The purpose of this study is to empirically examine the impact of stock market development on the economic growth for a panel of 27 emerging economies using annual data over the period from 1995 to 2012.
A second-generation panel unit root test developed by Pesaran (2007) has been used to test the stationary properties of the data series. To achieve the study objectives and to mitigate the endogeneity problem that exists in the given model, the authors use a dynamic panel “system GMM” estimator. The authors also use a heterogeneous panel causality test proposed by Dumitrescu and Hurlin (2012) to examine the direction of causality among the variables.
The empirical findings indicate that stock market development significantly contributes to economic growth. Further, a unidirectional causality running from stock market development to economic growth has been found. This finding is consistent with the supply-leading hypothesis. Besides stock market development, it is also evident that macroeconomic variables, such as investment ratio, trade openness and exchange rates, have significant impact on economic growth.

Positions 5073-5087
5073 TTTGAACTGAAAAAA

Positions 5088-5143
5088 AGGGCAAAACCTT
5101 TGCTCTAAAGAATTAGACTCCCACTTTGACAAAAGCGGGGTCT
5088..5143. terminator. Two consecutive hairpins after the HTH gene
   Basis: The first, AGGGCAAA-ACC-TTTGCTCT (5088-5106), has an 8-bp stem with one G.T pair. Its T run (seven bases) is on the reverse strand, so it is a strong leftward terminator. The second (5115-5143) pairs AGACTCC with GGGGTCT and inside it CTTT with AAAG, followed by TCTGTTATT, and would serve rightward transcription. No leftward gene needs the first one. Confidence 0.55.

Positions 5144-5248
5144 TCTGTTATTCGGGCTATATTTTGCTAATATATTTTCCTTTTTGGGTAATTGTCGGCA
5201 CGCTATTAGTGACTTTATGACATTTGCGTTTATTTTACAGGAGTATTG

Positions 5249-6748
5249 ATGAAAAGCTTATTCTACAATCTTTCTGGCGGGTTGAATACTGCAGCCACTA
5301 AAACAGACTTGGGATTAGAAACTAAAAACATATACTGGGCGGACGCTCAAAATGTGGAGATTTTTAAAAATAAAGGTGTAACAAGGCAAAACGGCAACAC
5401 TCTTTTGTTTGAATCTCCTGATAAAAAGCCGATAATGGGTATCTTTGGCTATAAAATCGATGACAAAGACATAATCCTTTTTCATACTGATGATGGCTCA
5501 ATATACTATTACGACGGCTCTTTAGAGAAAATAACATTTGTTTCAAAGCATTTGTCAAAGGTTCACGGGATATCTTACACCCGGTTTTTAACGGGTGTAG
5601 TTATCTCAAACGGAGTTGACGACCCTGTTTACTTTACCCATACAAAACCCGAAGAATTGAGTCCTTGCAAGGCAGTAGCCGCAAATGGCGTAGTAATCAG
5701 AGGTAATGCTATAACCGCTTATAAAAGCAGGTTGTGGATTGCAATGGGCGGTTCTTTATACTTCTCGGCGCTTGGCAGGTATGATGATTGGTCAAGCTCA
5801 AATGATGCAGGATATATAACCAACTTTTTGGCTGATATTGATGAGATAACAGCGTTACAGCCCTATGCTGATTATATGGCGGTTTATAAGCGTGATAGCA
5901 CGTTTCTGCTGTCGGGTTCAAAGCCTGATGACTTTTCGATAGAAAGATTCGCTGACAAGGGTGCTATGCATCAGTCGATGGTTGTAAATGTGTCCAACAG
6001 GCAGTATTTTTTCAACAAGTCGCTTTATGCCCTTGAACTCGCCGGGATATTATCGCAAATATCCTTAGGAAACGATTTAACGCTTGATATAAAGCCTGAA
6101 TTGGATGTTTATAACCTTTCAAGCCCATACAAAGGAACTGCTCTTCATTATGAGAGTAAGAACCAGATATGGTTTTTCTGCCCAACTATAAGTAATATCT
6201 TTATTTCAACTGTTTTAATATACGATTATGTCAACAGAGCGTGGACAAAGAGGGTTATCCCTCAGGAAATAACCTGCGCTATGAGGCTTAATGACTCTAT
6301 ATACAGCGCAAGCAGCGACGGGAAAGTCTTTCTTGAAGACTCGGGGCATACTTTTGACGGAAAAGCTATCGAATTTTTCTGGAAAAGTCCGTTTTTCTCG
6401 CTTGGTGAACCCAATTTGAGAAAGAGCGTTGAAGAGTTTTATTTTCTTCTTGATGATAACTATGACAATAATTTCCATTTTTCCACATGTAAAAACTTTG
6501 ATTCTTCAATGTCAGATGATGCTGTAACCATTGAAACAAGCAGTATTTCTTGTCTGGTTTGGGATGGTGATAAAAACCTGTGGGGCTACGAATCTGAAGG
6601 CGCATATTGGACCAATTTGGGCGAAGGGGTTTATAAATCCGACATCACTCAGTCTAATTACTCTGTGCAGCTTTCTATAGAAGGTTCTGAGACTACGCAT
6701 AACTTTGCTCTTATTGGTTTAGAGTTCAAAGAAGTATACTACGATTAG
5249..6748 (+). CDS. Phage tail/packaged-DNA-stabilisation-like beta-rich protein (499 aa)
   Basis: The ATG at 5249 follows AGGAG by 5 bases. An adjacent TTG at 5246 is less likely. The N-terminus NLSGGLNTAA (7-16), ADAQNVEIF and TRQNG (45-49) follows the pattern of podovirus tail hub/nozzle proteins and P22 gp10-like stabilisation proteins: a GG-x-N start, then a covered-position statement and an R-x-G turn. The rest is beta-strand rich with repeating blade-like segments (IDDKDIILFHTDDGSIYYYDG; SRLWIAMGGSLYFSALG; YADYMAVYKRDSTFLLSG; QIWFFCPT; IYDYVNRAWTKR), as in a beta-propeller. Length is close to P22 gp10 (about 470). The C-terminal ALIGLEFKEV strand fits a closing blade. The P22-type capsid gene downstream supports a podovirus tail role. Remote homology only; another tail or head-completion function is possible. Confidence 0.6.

The findings suggest that a well-functioning stock market, a more globalized economy and increasing aggregate investment can potentially foster the economic growth in those emerging economies.
Unlike other studies, this study constructs three alternate composite indices along with the individual indicators of stock market development and applies robust panel econometric techniques to establish more reliable results.
Naik, P.K. and Padhi, P. (2015), "On the linkage between stock market development and economic growth in emerging market economies: Dynamic panel evidence", Review of Accounting and Finance, Vol. 14 No. 4, pp. 363-381. https://doi.org/10.1108/RAF-09-2014-0105
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